Golden beets are a real treat.  They are sweeter than red beets, and the flavor is lighter and less earthy.  And they don't bleed.  The tops are similar to chard - great braised or in a baked egg dish like quiche.

Enjoy the tomatoes as the end is coming!  The advantage of having some crops in greenhouses is not only having an early, but also a later harvest.  As I eat these late tomatoes I think ahead to next June when I will be answering that eternal question - how soon will we have tomatoes!  Once it gets cool, Ken and I really like to slice smaller tomatoes lengthwise and set the cut side down on the warm grill to cook the cut side and warm the rest.  It is a great blend of caramelized sweetness and uncooked, but warm tomato flavor as you eat them.  'Til Next Week, Judith

Harvest Newsletter

Greetings from the Garden!  This CSA box has tomatoes, cucumbers, lettuce, baby salad greens, golden beets, beans, red peppers, and corn.

Field Notes Welcome to September!  We have not only had shorter days, but also some cooler nights.  This preview of what is coming sets most plants into high gear - their goal is to set seed.  And the sun has dried out the wet soil so Ken can keep working - weeding, cultivating and planting.

The heat loving plants have crested their wave and if you plan on doing any preservation, now is the time to request extra to can or freeze or pickle.  Cool crops like rutabagas are taking off!  Once we have frost we will be harvesting winter squash and starting the big dig for the root cellar.  Yes, fall is a busy and satisfying time of year.

From the Kitchen.  With cool nights both Ken and I have returned to using the oven.  Ken has made apple pie a couple times, and I have been baking meats and vegetables.  Roasted beets are great!  These golden beets have beautiful tops for braising and the roots are sweeter and will not turn the dish you prepare pink.  We only grow one crop of these as the seed is more expensive, the germination rate is lower, they grow more slowly, the size is generally smaller, but the flavor is great.  Enjoy!

This is also a great time to make Ken's upside down pizza.  He starts with a pie plate, adds some olive oil, layers vegetables like summer squash, peppers, onions and tomatoes and tops with biscuit dough and bakes at 400 degrees until the top is browned.  Just before serving he flips it and often adds some grated cheese.  A friend adds cheese to the biscuit dough.  It is easy, tasty and satisfying to eat a warm supper as the temperature drops!

'Til Next Week, Judith

Tuesday, September 2, 2014

Harvest Newsletter

Greetings from the Garden!  This week's CSA box has lettuce, baby salad greens, cucumbers, peppers, tomatoes, green and /or Walla Walla sweet onions, parsley and basil and sweet corn.

Field Notes.  The garden and fields are lush and productive this time of year.  All of Ken's prior work comes to fruition.  We  have canned tomatoes, I have made jam, and we will continue to can and freeze food for later use.  Now is the time to consider making that batch of salsa or tomato sauce to save the flavor of the summer.  We balance our time harvesting and preserving and as the days shorten we feel like the ant, not the grasshopper.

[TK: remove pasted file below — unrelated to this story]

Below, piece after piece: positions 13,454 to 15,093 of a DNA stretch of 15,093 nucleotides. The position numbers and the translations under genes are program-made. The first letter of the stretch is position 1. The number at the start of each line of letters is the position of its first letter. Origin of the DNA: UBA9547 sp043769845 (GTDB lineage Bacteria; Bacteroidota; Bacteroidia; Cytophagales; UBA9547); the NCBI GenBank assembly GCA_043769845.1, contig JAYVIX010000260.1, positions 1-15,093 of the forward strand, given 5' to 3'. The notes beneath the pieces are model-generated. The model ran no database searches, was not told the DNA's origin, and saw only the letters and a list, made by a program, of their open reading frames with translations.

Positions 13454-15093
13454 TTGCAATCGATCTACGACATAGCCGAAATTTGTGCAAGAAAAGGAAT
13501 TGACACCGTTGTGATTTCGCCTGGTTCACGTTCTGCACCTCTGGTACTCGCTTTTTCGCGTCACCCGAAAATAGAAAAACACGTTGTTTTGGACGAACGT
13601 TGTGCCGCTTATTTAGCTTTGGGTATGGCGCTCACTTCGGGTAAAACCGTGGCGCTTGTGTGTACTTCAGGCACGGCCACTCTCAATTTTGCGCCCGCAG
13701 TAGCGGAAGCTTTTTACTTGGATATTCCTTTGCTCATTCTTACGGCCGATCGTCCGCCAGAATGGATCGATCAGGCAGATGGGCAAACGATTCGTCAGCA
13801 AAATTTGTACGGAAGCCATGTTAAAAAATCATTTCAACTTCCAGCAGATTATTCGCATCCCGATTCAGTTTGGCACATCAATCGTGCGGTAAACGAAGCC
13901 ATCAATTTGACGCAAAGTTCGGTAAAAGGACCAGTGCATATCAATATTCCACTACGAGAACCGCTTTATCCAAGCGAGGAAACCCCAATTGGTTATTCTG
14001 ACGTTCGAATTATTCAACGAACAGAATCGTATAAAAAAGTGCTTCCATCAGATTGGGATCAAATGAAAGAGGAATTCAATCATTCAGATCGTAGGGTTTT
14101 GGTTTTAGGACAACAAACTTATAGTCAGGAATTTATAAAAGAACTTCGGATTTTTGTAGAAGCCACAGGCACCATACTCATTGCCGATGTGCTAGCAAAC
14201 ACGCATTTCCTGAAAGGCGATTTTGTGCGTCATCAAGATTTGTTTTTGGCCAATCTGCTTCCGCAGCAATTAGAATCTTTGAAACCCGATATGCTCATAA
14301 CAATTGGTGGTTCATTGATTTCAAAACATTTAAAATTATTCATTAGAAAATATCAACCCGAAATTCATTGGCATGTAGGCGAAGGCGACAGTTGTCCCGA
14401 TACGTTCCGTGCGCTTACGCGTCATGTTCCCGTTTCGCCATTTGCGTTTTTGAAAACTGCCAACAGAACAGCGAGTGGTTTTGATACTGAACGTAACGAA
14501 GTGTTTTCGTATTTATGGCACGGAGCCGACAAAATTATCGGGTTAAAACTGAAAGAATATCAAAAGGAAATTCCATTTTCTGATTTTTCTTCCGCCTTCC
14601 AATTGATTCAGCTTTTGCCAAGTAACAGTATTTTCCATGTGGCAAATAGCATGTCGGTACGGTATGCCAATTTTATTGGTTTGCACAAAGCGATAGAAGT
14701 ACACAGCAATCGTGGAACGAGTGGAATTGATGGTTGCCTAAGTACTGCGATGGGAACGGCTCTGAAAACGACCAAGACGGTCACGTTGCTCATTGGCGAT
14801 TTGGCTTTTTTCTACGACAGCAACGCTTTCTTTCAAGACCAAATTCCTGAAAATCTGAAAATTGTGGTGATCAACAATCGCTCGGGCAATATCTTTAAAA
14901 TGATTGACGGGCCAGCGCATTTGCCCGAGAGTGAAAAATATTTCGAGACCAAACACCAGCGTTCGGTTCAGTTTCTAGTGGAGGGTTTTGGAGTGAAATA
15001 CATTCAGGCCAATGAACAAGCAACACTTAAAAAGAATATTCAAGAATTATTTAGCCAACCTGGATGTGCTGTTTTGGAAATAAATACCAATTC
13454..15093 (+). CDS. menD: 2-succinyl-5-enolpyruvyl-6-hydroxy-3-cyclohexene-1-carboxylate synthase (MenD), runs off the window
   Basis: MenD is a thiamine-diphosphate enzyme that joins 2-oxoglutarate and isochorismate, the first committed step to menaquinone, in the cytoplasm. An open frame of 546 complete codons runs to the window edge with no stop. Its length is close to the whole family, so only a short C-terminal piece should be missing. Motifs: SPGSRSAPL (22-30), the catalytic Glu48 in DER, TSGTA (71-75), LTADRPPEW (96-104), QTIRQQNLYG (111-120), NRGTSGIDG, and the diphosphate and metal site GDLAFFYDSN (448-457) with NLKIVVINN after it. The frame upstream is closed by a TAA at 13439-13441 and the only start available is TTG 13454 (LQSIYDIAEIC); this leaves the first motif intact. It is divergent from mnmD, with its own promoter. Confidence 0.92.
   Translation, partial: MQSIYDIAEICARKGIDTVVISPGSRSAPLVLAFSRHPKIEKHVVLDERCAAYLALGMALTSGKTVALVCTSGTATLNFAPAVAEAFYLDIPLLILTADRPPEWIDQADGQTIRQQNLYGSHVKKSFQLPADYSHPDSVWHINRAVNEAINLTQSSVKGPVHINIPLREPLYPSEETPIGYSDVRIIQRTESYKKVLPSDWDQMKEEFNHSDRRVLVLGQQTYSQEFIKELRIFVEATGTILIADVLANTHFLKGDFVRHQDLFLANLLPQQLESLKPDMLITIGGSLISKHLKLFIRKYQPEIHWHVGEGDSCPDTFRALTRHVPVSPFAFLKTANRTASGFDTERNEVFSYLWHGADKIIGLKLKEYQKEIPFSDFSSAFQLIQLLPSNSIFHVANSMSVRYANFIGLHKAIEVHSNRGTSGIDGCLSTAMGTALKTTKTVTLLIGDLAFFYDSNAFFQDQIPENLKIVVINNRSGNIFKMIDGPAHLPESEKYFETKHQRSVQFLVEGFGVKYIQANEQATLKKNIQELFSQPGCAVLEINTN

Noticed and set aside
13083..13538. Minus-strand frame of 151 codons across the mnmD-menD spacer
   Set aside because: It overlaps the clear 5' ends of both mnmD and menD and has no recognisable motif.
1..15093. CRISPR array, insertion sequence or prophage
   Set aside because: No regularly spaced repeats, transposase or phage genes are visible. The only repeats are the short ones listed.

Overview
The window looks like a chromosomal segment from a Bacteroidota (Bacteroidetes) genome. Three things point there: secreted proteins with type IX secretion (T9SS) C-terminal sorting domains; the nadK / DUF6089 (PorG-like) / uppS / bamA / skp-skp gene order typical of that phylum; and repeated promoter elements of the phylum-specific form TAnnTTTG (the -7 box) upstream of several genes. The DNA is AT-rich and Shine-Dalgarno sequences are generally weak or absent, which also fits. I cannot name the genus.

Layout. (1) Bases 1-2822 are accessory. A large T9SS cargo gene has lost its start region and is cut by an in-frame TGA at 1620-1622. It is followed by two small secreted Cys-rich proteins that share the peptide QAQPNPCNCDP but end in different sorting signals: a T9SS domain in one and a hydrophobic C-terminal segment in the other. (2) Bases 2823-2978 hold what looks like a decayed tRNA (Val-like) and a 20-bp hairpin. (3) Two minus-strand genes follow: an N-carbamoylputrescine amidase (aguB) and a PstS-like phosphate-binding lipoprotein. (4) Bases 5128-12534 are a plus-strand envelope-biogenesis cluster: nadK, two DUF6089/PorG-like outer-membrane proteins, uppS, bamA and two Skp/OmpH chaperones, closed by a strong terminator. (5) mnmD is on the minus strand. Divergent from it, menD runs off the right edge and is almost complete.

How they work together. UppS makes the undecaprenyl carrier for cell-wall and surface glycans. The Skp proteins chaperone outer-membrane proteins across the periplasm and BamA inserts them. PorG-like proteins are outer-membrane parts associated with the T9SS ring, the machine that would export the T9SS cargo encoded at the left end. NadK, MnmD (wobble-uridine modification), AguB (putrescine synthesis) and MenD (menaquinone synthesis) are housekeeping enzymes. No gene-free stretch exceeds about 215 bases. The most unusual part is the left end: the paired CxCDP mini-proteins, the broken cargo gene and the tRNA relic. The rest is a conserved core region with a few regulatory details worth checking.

Ken has been vigilant about weeds this season - this late rain has meant a whole new crop of weeds.  Each season presents its challenges.  The cool nights have meant heat loving crops are later - the corn for example.  And the dry weather meant some stress on the fall crops even with irrigation.  

Here we are at Labor Day, and change of season is apparent.  Shorter days, fewer hours of heat, and the plants are pushing to set fruit and seed.  Each year I wonder if I am up for this and each year the next crop and thought of having it from the root cellar pushes me onward.  Soon the leaves will change and we will be digging and root cellaring. 

From the Kitchen  Oh, ripe red bell peppers!  I have been waiting for them.  I add them to so many dishes - almost as many as onions. Ripe peppers are sweeter, mellower and have a more developed flavor.  They are high in vitamin C.  I like to add them to salads, and also to sauces for meat.  I like to saute an onion, add red pepper and wilt greens and top with vinegar or dressing.  They are great paired with tomatoes and basil.  Here is a Ken concoction with eggs, sliced pepper rings and parsley.  Enjoy!

Sweet corn is always worth the wait.  We grow an old variety with deep white kernels.  We believe a longer season corn has a more developed corn flavor.  We often steam and top with butter, or for a change Ken uses umeboshi paste to top corn.  Ken also likes to soak the unhusked ears in water and grill; it is delicious!

'Til Next Week, Judith

Monday, September 1, 2014

Kitten is Growing Up

Big Red has found a new cozy spot! 

Ken left a bus tub with newspapers in it for the next time he would harvest cucumbers.

And someone decided it is a cozy spot with a good vantage point

And a nearby spot for the food dish

The kitten is happy to be near the sprouter as the sprouting grain attracts rodents.

Ken has already seen him with a mouse - go Big Red!

Chicks Arrive

We ordered some chicks.  And they arrived Friday.  

I had problems this spring with my incubator thermostat and Ken's broody hens did not hatch out what we needed.

Here they are.  Soon they will be outside in the brooder coop.

Labor Day and the Pigs Become Hogs

Funny.  These small, lively agile piglets arrive in spring.  They dig, eat and romp.  As they get bigger they become "the pigs."

But then, sometime around Labor Day and 200 pounds, they become hogs. 

 Hog is not bad; it is big.

They still run (especially when startled or when there is a feed bucket approaching) and romp and play, but they are large and imposing animals that have come into their own and demand respect